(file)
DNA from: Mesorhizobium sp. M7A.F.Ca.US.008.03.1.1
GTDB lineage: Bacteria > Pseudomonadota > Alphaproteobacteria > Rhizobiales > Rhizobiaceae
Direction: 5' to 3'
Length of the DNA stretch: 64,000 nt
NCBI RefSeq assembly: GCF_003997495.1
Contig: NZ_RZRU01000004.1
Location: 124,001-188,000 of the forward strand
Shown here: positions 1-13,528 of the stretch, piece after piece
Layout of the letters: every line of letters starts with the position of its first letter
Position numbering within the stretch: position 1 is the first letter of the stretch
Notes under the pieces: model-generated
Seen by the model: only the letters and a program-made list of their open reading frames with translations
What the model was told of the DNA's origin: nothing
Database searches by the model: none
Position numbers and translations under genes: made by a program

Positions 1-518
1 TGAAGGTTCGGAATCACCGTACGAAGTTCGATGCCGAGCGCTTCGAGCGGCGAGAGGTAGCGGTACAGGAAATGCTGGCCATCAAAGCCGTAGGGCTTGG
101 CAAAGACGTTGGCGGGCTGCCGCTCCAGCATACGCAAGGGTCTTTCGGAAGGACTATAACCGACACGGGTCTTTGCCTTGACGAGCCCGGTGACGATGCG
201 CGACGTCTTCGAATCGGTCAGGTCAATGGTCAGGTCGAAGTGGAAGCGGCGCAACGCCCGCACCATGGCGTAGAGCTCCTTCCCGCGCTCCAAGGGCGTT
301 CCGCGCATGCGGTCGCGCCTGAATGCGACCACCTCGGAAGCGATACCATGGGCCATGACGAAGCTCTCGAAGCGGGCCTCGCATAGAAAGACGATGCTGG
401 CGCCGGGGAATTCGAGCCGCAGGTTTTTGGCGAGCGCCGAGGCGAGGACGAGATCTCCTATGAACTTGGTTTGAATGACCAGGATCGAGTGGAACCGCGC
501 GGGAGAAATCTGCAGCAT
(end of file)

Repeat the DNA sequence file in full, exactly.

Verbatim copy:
DNA from: Mesorhizobium sp. M7A.F.Ca.US.008.03.1.1
GTDB lineage: Bacteria > Pseudomonadota > Alphaproteobacteria > Rhizobiales > Rhizobiaceae
Direction: 5' to 3'
Length of the DNA stretch: 64,000 nt
NCBI RefSeq assembly: GCF_003997495.1
Contig: NZ_RZRU01000004.1
Location: 124,001-188,000 of the forward strand
Shown here: positions 1-13,528 of the stretch, piece after piece
Layout of the letters: every line of letters starts with the position of its first letter
Position numbering within the stretch: position 1 is the first letter of the stretch
Notes under the pieces: model-generated
Seen by the model: only the letters and a program-made list of their open reading frames with translations
What the model was told of the DNA's origin: nothing
Database searches by the model: none
Position numbers and translations under genes: made by a program

Positions 1-518
1 TGAAGGTTCGGAATCACCGTACGAAGTTCGATGCCGAGCGCTTCGAGCGGCGAGAGGTAGCGGTACAGGAAATGCTGGCCATCAAAGCCGTAGGGCTTGG
101 CAAAGACGTTGGCGGGCTGCCGCTCCAGCATACGCAAGGGTCTTTCGGAAGGACTATAACCGACACGGGTCTTTGCCTTGACGAGCCCGGTGACGATGCG
201 CGACGTCTTCGAATCGGTCAGGTCAATGGTCAGGTCGAAGTGGAAGCGGCGCAACGCCCGCACCATGGCGTAGAGCTCCTTCCCGCGCTCCAAGGGCGTT
301 CCGCGCATGCGGTCGCGCCTGAATGCGACCACCTCGGAAGCGATACCATGGGCCATGACGAAGCTCTCGAAGCGGGCCTCGCATAGAAAGACGATGCTGG
401 CGCCGGGGAATTCGAGCCGCAGGTTTTTGGCGAGCGCCGAGGCGAGGACGAGATCTCCTATGAACTTGGTTTGAATGACCAGGATCGAGTGGAACCGCGC
501 GGGAGAAATCTGCAGCAT